Sunday, April 20, 2014
The Associated Press
(Continued from page 1)
Lewiston Mayor Robert Macdonald Macdonald says the city will save $162,000 by eliminating the 84 people.
2012 file photo
During the period examined in the Lewiston investigation, that rate was closer to 15 percent, Charron said.
Last year, $13.23 million of the nearly $17.5 million in assistance was paid from state coffers, according to the state Department of Health and Human Services.
Gov. Paul LePage has targeted the expenditure in his biennial budget, and plans to cap the expense at $10.17 million annually, which by his office's estimations could save taxpayers $6.7 million in the next two years. The measure is part of a wider cost-saving plan to close a projected $112 million gap in the Department of Health and Human Services budget.
Robyn Merrill, a senior policy analyst at the Maine Equal Justice Partners, which advocates for low-income Mainers, said her group opposes LePage's cut because it would impose arbitrary limits on assistance, rather than weigh actual needs.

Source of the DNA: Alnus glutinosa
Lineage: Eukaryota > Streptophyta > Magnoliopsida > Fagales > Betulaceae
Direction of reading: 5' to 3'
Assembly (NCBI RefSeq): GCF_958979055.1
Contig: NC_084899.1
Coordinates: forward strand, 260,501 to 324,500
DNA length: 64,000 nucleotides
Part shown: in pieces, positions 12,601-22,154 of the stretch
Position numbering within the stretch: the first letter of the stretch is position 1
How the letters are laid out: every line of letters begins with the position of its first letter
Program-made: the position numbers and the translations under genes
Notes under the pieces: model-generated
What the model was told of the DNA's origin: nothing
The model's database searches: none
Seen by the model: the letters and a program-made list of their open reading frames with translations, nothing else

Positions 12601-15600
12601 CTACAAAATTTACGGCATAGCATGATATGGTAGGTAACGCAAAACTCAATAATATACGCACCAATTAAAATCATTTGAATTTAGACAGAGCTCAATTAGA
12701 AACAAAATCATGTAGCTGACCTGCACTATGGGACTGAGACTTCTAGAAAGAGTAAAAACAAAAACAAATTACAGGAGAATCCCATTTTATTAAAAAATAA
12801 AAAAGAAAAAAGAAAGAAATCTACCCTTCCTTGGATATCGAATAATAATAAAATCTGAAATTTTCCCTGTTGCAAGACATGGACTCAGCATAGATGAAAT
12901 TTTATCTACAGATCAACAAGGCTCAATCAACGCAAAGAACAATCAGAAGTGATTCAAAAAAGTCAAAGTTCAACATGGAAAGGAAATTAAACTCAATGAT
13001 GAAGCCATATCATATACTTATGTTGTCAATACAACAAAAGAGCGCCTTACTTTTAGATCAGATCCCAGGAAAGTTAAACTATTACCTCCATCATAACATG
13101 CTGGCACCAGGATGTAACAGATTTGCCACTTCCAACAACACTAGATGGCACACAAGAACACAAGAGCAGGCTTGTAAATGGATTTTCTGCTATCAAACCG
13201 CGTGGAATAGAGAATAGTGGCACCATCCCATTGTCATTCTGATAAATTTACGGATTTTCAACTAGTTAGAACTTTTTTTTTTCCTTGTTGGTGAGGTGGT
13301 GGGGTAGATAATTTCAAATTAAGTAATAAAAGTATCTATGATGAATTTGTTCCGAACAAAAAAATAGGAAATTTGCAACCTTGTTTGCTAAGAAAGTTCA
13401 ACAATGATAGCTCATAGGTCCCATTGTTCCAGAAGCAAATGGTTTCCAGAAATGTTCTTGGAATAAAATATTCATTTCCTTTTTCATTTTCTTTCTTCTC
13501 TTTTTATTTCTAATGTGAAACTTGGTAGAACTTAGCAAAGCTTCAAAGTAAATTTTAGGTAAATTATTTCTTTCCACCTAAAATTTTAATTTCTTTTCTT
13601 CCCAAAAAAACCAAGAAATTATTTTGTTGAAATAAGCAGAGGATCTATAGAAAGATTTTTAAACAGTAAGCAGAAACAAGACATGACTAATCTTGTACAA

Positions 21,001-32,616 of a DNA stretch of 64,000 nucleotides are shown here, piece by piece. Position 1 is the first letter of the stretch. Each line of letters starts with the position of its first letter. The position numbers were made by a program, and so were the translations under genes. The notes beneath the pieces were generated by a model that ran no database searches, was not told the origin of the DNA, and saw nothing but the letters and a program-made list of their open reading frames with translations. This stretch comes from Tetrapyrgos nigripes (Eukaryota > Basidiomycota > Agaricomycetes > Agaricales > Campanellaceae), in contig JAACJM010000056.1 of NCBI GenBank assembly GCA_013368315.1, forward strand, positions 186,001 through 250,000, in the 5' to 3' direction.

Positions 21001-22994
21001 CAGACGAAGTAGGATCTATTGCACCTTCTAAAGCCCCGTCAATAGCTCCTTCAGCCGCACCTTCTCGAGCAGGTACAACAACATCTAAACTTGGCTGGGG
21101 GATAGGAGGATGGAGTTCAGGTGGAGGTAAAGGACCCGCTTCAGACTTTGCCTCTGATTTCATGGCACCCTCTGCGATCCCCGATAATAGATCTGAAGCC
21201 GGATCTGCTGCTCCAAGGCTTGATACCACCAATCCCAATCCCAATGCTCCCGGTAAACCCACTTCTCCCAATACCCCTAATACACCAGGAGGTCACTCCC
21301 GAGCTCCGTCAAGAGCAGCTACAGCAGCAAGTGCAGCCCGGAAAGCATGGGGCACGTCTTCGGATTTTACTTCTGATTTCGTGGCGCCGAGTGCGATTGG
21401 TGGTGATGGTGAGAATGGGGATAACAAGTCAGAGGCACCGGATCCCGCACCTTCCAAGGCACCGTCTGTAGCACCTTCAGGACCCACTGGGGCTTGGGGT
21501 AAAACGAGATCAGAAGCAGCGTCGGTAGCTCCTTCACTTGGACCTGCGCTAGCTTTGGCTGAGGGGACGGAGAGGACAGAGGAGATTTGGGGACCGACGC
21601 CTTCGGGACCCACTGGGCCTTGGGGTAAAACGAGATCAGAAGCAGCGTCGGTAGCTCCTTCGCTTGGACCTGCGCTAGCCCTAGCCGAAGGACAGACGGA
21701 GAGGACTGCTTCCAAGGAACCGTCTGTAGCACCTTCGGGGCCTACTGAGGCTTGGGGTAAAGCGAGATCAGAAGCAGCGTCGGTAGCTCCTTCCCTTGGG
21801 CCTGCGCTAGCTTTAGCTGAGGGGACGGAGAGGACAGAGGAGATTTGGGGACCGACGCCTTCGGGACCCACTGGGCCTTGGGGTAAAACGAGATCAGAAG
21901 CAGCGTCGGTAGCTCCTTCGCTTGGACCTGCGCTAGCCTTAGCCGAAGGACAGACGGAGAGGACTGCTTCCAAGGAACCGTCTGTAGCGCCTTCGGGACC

Merrill said the rhetoric around fraud accusations is troubling because it has the potential to unfairly tar the thousands of deserving people who benefit from the program.
"By no means do we condone fraud, but it is concerning seeing some of the messaging around this story," Merrill said. "In truth, the vast majority of people who access General Assitance genuinely need the help."
Staff Writer Matt Byrne can be contacted at: 791-6303 or at